When does Time not mean time? Just about all the time. I asked someone this question today at a meeting at Time-Life headquarters because social media listening is expected to get it wrong. We’ve all seen such poor examples of social listening that we no longer have the slightest expectation that it will get the hard questions right. So, when your social listening success depends on knowing Time magazine from every other mention of the word time, it is no wonder that you are defeatist about what is possible.
I’ve had the same conversations with other household names, such as Sprint, Orange, Chase, and many more. Their brand names are overwhelmed in social media by the commonplace usage of those ordinary English words. What’s a brand manager to do?
Get better technology.
No, you don’t need to create Boolean search queries that say “sprint AND phone,” or “sprint NOT car” to try to get the right occurrences of Sprint without picking up every NASCAR Sprint car reference. Or every mention of a running race.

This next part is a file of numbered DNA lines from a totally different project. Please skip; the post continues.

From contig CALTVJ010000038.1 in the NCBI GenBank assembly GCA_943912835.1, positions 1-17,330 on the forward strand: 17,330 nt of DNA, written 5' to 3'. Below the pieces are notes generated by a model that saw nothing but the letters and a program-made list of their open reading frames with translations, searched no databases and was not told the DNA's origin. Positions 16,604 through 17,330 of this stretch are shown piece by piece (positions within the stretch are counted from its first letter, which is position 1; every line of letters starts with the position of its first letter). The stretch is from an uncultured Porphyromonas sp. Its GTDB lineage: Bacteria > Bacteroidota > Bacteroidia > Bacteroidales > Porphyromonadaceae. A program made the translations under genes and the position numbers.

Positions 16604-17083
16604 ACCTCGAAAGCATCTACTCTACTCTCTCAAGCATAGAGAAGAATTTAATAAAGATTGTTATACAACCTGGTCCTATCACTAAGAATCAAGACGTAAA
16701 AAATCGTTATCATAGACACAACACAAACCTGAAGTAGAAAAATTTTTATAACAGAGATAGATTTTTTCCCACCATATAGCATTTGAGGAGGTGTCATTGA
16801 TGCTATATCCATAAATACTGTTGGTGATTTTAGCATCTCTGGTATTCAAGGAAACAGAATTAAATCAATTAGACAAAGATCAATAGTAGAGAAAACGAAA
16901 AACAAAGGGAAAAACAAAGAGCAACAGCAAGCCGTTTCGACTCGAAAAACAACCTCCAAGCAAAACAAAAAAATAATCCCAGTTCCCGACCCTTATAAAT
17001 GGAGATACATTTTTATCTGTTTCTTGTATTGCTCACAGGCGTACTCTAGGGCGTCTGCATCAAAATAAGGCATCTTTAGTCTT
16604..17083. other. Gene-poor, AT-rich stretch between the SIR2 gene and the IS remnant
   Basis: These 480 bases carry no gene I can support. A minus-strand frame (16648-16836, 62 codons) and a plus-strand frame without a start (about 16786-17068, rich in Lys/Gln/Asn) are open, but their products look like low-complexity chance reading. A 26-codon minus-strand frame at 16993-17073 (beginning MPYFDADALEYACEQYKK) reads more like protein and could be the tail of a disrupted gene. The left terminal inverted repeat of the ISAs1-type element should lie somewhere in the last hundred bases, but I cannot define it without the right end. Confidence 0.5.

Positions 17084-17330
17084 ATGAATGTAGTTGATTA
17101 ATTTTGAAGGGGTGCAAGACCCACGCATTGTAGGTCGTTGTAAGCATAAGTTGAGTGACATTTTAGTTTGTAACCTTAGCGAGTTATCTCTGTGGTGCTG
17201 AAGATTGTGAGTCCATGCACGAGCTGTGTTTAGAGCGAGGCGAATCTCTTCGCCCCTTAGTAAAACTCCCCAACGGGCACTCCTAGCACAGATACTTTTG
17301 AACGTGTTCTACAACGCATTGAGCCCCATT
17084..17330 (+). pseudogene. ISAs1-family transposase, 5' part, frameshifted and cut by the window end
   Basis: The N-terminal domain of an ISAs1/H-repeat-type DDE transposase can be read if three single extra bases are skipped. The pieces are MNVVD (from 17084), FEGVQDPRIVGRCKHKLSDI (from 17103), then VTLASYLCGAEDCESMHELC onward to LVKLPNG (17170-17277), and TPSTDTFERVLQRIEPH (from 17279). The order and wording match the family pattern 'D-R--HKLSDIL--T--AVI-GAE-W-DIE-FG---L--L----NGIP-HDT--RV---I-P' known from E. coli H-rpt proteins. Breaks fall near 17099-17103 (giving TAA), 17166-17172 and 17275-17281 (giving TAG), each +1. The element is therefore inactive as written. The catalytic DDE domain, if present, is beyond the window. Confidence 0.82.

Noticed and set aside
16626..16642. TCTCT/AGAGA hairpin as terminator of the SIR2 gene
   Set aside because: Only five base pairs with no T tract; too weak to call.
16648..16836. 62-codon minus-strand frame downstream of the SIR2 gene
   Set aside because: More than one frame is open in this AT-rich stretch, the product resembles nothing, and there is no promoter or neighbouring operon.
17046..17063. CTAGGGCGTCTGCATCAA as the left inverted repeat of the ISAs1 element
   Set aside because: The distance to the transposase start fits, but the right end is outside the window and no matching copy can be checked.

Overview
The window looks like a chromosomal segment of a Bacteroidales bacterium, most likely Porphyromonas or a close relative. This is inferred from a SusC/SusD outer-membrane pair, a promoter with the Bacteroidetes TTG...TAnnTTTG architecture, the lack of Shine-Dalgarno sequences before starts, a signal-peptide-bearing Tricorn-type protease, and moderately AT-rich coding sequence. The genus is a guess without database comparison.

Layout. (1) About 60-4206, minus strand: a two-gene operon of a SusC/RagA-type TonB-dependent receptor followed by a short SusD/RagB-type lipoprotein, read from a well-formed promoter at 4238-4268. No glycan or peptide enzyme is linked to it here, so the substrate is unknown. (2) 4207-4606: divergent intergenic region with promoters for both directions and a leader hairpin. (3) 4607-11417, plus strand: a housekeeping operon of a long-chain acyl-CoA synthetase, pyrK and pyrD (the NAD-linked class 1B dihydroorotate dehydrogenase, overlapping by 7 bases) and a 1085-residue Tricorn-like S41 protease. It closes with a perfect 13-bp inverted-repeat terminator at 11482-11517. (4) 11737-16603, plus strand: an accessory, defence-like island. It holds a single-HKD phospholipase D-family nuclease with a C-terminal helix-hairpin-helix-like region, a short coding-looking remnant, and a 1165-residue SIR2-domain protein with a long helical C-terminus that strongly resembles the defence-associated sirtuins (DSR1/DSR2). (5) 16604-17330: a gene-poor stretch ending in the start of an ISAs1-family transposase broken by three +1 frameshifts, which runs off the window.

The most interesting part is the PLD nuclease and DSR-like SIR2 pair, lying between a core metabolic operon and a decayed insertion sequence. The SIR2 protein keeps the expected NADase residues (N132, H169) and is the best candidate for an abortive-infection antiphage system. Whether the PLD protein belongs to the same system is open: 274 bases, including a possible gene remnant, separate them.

Instead, you can use machine learning technology to train the system to identify the conversations that you have marked yes for and to eliminate the rest. [Full disclosure: I am a senior strategist for Revealed Context that makes this kind of technology.] Until you start demanding more of your technology, you are sentencing yourself to hand-selecting relevant conversations out of the scrap heap of all tweets. Or, worse, you have already given up on social listening as being useful for your business. Don’t let poor technology stop your search for insights in social media. Demand more and reap the benefits.